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Berkeley Lab Researchers Compare Experience with Real Time Pricing as a Default or Optional Service in States with Retail Choice
Berkeley, CA—In a recently released study, researchers at the Department of Energy’s Lawrence Berkeley National Laboratory (Berkeley Lab) and Neenan Associates compared the experience of eight states with retail choice where real-time pricing (RTP) has been adopted as a default or optional service for commercial and industrial (C&I) customers.
Charles Goldman, a co-author of the report, explains, “This report is the first to broadly survey experiences in the U.S. where Real Time Pricing has been considered or adopted as the default service, and to characterize the associated impact on the development of price responsive demand. We find that default service based on day-ahead, hourly pricing, if properly configured, appears to both promote retail market development and demand response (DR).”
Bernie Neenan, another co-author, adds, “In order to draw out the implications of designating RTP as a default service, we also looked at several states with retail competition where RTP has instead been offered as an optional alternative to a fixed-price default service.”
This research, funded by the California Energy Commission (CEC)’s Public Interest Energy Research (PIER) program and coordinated by the Demand Response Research Center (DRRC), is based on interviews with key stakeholders in each study state and a detailed review of the regulatory history and other public documents.
Default RTP Tariffs Associated with High Switching Rates
As of early 2005, RTP was the default service for
large C&I customers of all investor-owned utilities in New Jersey, Duquesne
(DLC) in Pennsylvania, and Niagara Mohawk (NiMo), a National Grid Company, in New York. In all three cases, the majority of customers in the default RTP class have switched to a competitive supplier, although the percentage remaining on default RTP varies significantly – from 3%
for DLC to approximately 34% for NiMo.
Galen Barbose, lead author of the report, explains, “The relative maturity of the retail market in each of these regions differs, so customers in each default RTP class may not have equal degrees of access to attractive offers from competitive suppliers. Tariff design features may also be important, such as the fact that NiMo’s default RTP service provides customers with day-ahead price notice, while the default RTP service offered in New Jersey and Pennsylvania is indexed to the PJM real time market, for which hourly prices are effectively known after the energy to which they apply has been consumed. Accordingly, customers in the latter two cases have less opportunity to manage their price risk by responding to hourly prices.”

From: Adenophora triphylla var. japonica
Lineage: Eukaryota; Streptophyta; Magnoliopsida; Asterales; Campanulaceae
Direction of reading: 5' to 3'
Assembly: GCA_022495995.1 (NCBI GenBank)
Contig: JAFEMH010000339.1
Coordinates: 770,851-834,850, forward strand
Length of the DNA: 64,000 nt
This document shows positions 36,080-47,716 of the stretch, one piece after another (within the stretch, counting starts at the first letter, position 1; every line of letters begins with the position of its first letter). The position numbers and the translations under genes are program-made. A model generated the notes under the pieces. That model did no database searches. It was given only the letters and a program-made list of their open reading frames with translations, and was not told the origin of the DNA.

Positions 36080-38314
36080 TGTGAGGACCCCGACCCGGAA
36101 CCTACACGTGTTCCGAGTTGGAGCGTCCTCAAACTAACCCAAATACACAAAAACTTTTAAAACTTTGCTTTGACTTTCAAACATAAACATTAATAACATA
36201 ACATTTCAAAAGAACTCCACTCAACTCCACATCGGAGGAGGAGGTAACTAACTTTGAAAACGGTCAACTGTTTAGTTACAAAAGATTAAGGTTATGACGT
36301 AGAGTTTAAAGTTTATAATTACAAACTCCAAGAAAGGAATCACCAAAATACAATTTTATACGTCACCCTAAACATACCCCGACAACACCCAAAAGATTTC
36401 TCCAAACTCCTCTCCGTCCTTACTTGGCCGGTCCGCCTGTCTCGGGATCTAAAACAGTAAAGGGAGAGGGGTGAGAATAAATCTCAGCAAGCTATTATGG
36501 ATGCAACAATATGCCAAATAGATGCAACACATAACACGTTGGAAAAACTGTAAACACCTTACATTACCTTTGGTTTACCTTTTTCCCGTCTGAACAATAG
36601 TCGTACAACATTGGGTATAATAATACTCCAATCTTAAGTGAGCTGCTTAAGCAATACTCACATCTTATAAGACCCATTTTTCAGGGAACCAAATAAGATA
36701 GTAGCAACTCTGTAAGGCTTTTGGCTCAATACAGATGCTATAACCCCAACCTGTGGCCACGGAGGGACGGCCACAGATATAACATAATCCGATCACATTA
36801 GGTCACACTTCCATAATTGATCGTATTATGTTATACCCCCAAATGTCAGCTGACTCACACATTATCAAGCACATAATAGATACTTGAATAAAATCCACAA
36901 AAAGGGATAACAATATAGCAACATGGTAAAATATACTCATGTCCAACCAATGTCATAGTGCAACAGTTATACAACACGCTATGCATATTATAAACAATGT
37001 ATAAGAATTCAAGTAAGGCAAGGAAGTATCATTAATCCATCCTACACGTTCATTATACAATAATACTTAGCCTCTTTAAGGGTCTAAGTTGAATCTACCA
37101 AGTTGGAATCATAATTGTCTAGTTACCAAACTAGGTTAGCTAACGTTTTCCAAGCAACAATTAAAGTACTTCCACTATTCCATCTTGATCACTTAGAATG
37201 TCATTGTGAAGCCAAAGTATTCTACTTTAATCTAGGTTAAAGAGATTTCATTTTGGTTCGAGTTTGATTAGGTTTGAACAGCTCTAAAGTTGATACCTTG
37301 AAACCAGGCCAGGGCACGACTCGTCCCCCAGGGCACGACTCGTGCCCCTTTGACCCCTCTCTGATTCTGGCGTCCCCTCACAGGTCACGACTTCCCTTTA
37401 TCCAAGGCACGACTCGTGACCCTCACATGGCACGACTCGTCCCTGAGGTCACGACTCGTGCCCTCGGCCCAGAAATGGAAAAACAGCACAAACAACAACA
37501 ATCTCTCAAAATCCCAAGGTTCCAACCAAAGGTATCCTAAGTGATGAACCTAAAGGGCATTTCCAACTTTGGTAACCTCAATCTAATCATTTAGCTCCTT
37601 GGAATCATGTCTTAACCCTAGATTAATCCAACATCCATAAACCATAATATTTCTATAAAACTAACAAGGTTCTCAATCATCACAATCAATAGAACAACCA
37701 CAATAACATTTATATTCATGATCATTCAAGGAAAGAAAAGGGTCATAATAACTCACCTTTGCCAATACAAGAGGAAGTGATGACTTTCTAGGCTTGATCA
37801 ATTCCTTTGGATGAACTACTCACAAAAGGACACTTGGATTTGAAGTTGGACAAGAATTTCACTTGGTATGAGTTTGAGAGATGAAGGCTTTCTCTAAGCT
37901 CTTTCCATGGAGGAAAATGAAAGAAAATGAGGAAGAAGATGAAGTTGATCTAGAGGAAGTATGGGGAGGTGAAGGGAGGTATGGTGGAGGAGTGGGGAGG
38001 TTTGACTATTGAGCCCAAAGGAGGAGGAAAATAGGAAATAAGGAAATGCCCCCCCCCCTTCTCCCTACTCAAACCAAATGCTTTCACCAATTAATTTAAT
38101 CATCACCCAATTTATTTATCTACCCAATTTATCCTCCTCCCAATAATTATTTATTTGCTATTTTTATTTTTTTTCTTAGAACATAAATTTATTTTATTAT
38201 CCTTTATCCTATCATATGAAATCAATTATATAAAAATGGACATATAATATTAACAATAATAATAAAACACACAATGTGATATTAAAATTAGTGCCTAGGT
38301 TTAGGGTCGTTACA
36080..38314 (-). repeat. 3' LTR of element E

Competitive Retail Suppliers Offer Dynamic Pricing Arrangements with Flexible Hedging Options
The researchers interviewed eight large, competitive retail suppliers about the types of pricing arrangements they offer to large C&I customers in these states. All of the suppliers reported offering customers the opportunity to purchase their load at prices indexed to the regional real-time or day-ahead spot market. They all also reported offering “block-and-index” arrangements, whereby customers can purchase fixed quantities of load at a pre-established price and buy their remaining usage at hourly, spot market indexed prices.
“Apparently, there has been some uptake of spot market indexed pricing
arrangements,” says Mr. Goldman, “although it seems to vary quite significantly